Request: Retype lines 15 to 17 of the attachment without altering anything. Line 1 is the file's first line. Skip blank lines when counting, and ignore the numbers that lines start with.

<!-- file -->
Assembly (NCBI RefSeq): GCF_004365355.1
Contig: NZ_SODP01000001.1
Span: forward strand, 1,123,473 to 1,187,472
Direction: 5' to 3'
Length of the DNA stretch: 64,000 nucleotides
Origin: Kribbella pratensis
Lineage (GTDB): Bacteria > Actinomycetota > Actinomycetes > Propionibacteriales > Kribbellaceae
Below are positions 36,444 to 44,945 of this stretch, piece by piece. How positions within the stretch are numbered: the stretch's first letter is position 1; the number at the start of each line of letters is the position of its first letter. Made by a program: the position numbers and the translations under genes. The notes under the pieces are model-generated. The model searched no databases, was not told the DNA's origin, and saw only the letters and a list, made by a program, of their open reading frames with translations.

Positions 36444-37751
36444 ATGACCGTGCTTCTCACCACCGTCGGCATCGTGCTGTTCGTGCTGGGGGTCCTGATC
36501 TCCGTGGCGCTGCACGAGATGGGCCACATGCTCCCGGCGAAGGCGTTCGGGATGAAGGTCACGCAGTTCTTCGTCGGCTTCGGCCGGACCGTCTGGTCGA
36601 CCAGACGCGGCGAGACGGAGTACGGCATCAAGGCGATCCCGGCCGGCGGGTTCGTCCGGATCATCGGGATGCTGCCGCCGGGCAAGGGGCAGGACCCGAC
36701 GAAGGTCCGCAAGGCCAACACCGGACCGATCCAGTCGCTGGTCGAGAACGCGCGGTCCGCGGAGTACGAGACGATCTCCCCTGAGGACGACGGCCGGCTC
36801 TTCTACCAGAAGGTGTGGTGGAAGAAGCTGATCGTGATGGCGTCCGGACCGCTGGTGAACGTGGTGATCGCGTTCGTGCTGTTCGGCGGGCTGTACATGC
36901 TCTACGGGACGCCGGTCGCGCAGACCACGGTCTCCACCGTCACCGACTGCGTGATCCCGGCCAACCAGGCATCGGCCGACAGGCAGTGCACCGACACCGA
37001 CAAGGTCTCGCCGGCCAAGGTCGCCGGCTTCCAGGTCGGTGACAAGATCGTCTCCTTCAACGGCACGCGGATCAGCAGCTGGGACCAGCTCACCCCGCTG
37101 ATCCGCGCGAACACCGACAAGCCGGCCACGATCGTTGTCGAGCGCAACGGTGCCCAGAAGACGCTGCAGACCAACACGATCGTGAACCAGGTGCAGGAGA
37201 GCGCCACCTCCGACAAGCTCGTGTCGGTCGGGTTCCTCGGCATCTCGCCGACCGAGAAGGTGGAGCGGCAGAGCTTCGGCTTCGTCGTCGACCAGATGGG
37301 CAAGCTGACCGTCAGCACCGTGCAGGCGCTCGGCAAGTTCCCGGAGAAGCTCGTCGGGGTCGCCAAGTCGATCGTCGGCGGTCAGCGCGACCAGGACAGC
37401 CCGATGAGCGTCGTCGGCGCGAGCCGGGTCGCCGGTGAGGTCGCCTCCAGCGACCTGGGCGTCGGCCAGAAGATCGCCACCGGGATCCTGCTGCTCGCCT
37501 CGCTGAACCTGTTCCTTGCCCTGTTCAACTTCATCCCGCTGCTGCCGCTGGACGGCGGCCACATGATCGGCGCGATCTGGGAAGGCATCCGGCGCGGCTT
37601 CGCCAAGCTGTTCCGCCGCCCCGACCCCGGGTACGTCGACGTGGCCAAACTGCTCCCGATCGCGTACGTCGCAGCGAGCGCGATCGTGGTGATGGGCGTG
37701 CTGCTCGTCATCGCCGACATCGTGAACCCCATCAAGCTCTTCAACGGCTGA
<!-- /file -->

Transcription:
36901 TCTACGGGACGCCGGTCGCGCAGACCACGGTCTCCACCGTCACCGACTGCGTGATCCCGGCCAACCAGGCATCGGCCGACAGGCAGTGCACCGACACCGA
37001 CAAGGTCTCGCCGGCCAAGGTCGCCGGCTTCCAGGTCGGTGACAAGATCGTCTCCTTCAACGGCACGCGGATCAGCAGCTGGGACCAGCTCACCCCGCTG
37101 ATCCGCGCGAACACCGACAAGCCGGCCACGATCGTTGTCGAGCGCAACGGTGCCCAGAAGACGCTGCAGACCAACACGATCGTGAACCAGGTGCAGGAGA